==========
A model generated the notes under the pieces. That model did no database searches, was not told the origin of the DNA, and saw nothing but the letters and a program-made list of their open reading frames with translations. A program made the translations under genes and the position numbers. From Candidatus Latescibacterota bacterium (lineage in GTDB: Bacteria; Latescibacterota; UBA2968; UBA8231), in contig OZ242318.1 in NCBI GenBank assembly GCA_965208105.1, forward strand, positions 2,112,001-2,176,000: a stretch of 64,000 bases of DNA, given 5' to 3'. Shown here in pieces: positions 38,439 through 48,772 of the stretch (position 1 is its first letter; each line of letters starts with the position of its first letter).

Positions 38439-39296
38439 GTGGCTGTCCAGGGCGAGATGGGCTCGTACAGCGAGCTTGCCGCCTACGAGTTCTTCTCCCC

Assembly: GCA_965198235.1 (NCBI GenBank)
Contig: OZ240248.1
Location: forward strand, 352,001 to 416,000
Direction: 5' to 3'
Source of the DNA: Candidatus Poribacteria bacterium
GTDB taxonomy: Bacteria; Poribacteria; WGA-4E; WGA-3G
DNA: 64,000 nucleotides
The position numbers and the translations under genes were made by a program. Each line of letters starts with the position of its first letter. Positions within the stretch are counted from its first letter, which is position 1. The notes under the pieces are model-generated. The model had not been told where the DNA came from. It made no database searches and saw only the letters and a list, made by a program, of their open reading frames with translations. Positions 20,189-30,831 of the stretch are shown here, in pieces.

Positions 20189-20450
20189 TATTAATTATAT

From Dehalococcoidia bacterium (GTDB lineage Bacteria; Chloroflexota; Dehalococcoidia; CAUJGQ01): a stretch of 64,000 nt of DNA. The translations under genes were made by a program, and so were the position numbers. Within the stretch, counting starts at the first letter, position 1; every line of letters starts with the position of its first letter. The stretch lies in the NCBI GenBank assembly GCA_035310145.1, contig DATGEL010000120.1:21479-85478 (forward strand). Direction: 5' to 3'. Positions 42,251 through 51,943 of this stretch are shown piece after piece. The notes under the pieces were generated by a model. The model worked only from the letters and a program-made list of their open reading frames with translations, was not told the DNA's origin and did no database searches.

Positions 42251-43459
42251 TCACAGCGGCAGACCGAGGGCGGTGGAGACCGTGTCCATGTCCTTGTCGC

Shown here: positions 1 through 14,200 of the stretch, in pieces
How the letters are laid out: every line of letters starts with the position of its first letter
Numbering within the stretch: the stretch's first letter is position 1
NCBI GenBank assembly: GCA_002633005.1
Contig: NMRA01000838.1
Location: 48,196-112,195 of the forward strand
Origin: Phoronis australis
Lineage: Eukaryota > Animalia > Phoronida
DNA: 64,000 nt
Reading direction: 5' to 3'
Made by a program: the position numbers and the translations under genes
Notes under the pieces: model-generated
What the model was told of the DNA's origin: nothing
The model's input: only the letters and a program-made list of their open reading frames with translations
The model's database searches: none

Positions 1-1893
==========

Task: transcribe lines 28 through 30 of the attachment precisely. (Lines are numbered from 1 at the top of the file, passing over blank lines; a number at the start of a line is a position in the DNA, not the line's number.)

Notes under the pieces: model-generated
What the model was told of the DNA's origin: nothing
The model's input: only the letters and a program-made list of their open reading frames with translations